Words of advice to the monster inside of you

Hi all.

I'm 27 and have suffered with endo for the last 13 years.

4 weeks ago I decided to have a total hysterectomy removing my ovaries too.

2 reasons for this:

It was destroying mine and my families lives

It was stopping me from pursuing my career in the police.

Having this operation was a big decision. The endo may not be there any more but there is still a long road to go.

My point of this post is this:

Go and look in the mirror.

Tell yourself that you will not be defeated by endo.

Tell yourself that everyday that you live is a day closer to defeating this debilitating disease.

Tell yourself that whatever your dream, you will achieve it.

Tell yourself that you are better than the monster inside of you, because belive me... you are!!

If you want something bad enough you will get it and you will never stop fighting until you do.

I wish every single one of you the very best in life, in you ambitions, in your dreams, but most importantly in your health.

6 Replies

  • You are really brave! And I am really happy that you were able to take this big decision and I hope that it brings you relief.

    I have stage 4 endo and every day is difficult. Sometimes, I feel the most difficult part is talking about my struggle.

  • It's not always easy to talk I very rarely talk to people about it. I have a book that I write in on both good and bad days. Every now and again I sit and read it. I find it helps. If you struggle to talk about it, that may be an idea X

  • you have just made me smile a first in a very long time. i am 29 and am too 4 weeks post hysterectomy, removal of one ovary, the second to be removed in a year or two. so many people have judged me on my decision but to me that op was the begining of my life. i feel no loss, no regret, i know its no cure but to give me a year without needing an operation, to give me a month without dredding that awful mother nature, to give me a day where i feel no pain gives me a future. i have been blessed with a beautiful daughter who is 13 now who has seen her mum in states a child should not see, even phoned 999 on one occassion. i have seen a difference in her too as she knows now i am on the road to a better life. endo takes so much from our lives and we should not be scared to fight it and improve our lives. xxx

  • Owen31140,

    I hope you are doing much better. it's dredful what this disease puts us through and takes from us. However, and I feel bad for having to say this, but hysterectomy and bilateral salpingo oophorectomy does not cure endo. Your problem could very well have been adenomyosis which is found within the uterus but endo is not. Also if you were one to suffer fom ovarian cysts or endometriomas of the ovaries or polysistic ovary syndrome you may benefit from having your ovaries removed but it will not cure endo either. I personally have had a hysterectomy die to adenomyosis and I had just lost my right ovary at the beginning of the year due to endometriosis. Another falicy exists that menopause will bring endo into dormancy. This is not always the case. Although a large population will have less incidence for some it will continue to be a nuisance. the gold standard of treatment for achieving success with addressing endometriosis is having excision surgery to remove all lesions of endo.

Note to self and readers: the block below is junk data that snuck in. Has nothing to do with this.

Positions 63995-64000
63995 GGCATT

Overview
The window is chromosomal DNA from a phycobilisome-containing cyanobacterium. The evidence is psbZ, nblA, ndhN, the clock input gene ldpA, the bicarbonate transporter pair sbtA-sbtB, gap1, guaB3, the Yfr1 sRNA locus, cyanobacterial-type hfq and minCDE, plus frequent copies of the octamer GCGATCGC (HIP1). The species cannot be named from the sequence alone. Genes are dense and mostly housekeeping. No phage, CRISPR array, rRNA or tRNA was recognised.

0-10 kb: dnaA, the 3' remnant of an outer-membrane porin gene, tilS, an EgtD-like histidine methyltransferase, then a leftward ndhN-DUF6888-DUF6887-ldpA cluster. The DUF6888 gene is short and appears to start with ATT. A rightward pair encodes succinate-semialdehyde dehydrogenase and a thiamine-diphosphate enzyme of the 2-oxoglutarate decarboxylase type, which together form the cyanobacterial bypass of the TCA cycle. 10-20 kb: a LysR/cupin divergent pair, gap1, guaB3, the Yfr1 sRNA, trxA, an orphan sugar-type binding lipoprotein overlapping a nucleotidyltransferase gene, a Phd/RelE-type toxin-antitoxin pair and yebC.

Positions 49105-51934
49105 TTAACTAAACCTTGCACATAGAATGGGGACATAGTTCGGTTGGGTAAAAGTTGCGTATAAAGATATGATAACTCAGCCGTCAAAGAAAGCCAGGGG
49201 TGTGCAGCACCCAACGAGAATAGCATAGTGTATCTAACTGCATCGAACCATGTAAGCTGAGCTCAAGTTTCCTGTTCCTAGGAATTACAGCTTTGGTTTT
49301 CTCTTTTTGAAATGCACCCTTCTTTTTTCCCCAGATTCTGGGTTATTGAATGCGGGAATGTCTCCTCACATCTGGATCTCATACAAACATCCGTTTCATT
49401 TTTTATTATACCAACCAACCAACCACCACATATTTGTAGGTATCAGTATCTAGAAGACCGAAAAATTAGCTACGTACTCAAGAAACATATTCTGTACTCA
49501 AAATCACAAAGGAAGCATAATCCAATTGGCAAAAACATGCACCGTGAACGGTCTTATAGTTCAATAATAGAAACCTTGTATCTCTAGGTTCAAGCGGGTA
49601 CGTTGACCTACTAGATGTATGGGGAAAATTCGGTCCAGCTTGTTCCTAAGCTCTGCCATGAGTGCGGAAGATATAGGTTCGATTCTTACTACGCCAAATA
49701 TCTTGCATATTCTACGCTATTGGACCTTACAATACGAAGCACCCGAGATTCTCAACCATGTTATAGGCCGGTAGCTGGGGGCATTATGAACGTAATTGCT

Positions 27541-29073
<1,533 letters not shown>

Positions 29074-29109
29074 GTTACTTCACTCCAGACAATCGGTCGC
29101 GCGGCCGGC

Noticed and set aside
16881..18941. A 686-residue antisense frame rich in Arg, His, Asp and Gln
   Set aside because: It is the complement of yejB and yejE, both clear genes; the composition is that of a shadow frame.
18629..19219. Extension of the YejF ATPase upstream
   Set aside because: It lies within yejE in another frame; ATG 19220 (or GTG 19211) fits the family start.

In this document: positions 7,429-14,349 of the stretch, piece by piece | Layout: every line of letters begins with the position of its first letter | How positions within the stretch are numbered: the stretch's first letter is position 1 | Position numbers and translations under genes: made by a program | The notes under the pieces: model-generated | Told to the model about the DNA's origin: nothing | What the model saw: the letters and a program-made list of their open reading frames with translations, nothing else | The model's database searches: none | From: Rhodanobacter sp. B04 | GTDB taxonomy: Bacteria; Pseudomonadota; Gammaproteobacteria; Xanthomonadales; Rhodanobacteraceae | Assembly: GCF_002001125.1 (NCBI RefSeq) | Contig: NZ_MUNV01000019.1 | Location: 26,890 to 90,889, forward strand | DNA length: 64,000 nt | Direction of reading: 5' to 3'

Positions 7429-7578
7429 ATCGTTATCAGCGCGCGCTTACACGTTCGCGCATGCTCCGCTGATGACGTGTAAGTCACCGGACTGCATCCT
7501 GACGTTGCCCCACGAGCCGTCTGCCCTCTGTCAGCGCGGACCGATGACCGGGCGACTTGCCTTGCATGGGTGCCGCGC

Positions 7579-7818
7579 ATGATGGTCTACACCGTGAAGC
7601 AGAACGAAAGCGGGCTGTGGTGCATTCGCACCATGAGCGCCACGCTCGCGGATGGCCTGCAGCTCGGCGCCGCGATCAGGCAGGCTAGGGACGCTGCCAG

Did you obtain your operative and pathology reports post op? I suggest you do. It has been my experience and so many othersI;ve talked to that the surgeons don't tell us everything that is on these reports. Also did you get photo's from your surgery? It is a good idea to keep these records. You may also opt to have someone annotate them to see if any disease was missed. Hopefully your issues are all addressed and the surgeon excised the endo at the same time of the operation. I feel it necesary for those who might be reading this to be informed that hysterectomy is not a cure for endo neither is removal of the ovaries. Thank you for your service BTW. Best wishes.


  • My situation is similar regarding career and family. I have decided to hold on to my uterus as long as possible, nevertheless your words are truly inspirational, and I hope that you find peace and happiness in choosing what you want to fight for!

    Best of luck In your battle x

  • I think your words are wonderful and wish you luck. However I just want to point out, as per a previous reply, that the op might not remove all your problems. As someone who had a hysterectomy and ovaries removed (at age 43) I can say that I still have some problems with pain, nothing like as bad as before of course but they are very familiar pains so suspect they are endo related. On the positive side the hysterectomy was great and although it is a big decision to lose your womb (much easier for me as I was older) the consequences of no more painful heavy periods was absolutely wonderful. However losing ovaries I found a much bigger deal - it can affect your mood and sex drive as you lose all those hormones, including a lot of testosterone. Though I'm sure that doesn't necessarily happen to everyone, I am just starting to feel a bit better on that front, seven years later. I have to say I really resent having lost my ovaries (though according the the surgeon he could not save them) and if I were you I would try to keep at least one for the time being and see how you get on. If you do have ovaries removed you will need HRT to stop heart problems and osteoperosis and it may take a while to find the right one for you. Also if you suffer lack of sex drive and general zest for life get the consultant/GP to check your testosterone levels. You can have testosterone gel prescribed. Hope I haven't brought too much reality into the decision and you may have heart all this before, but I'm sure you need to know all potential outcomes before you go ahead. Good luck x

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